What is usually meant by "Social Security disability doctor" is a doctor who is hired to do a consultative exam (either a physical exam or psychiatric exam) for Social Security. These doctors are not employees of the Social Security Administration, but independent doctors in private practice who are trying to make a bit of extra money.
Should you trust this consulting doctor? The answer is no. As a former disability examiner, I have been on the receiving end in multiple capacities. First, I have heard many hundreds of complaints voiced by claimants as to how they were treated by the doctor who conducted their exam (all too often, these doctors conduct hurried exams and are rude to the claimants they examine).
Second, I have read hundreds of consultative exam reports written by doctors who have indicated observations such as the following:
Statements such as these indicate that doctors who examine claimants for SSDI and SSI disability cases will sometimes go out of their way to make notations in their examination reports that are not helpful to a claimant's case, and they may not accurately reflect the patient's pain. Even patients who are in pain are sometimes reluctant to express how badly they feel to people they have just met, even if those individuals are doctors. The simple act of getting onto an examination table does not refute the presence of pain or invalidate one's alleged mobility problems (some people simply try to do their best at all times and even hide their pain). And, regarding the last item, there are many patients with severe back problems who do not need the use of a cane at all times.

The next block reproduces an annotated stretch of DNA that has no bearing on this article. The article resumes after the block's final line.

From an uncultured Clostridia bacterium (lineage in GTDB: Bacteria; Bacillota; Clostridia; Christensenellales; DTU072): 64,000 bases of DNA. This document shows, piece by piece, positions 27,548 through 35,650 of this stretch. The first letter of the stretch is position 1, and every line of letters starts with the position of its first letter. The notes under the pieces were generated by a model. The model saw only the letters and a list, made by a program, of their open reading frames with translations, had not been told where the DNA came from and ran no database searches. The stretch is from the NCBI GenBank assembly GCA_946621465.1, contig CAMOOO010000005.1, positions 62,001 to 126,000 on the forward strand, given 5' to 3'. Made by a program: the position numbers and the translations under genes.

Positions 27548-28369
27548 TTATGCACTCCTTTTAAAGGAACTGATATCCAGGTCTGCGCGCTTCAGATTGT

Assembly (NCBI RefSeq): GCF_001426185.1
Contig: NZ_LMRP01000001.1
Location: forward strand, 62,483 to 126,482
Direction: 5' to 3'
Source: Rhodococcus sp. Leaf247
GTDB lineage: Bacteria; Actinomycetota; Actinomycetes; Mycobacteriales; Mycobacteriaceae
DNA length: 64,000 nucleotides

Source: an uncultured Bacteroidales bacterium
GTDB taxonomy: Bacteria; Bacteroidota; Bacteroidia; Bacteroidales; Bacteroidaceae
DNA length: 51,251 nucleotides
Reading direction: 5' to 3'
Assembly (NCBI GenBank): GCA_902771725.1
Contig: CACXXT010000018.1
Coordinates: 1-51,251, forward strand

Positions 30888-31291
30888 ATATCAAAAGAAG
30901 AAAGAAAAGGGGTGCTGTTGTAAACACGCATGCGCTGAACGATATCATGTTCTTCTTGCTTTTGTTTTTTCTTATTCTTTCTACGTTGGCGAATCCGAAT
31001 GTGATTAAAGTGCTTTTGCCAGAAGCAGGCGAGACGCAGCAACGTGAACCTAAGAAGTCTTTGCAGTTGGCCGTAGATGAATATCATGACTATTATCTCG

Third, you should understand why disability claims examiners send claimants to consultative medical exams. The most common reason is that they don't think you are disabled but they need recent medical evidence (not older than 30 or 60 days) in order to deny you disability benefits. Claimants are often sent to just to have a symptom checked or one test done, such as a straight-leg test. (That is why many consultative exams only last five to ten minutes.) For instance, if a straight-leg test comes back negative and a positive test is required for a disability listing, you can be denied.
In short, when you go to a consultative exam for Social Security, know that the doctor is not on your side and may be trying to collect information to deny your claim. You may be observed by a biased doctor from the moment you enter the examining doctor's parking lot until the time you drive away. And don't be shy about addressing your pain and/or mobility issues.
Written by: Tim Moore, former Social Security claims examiner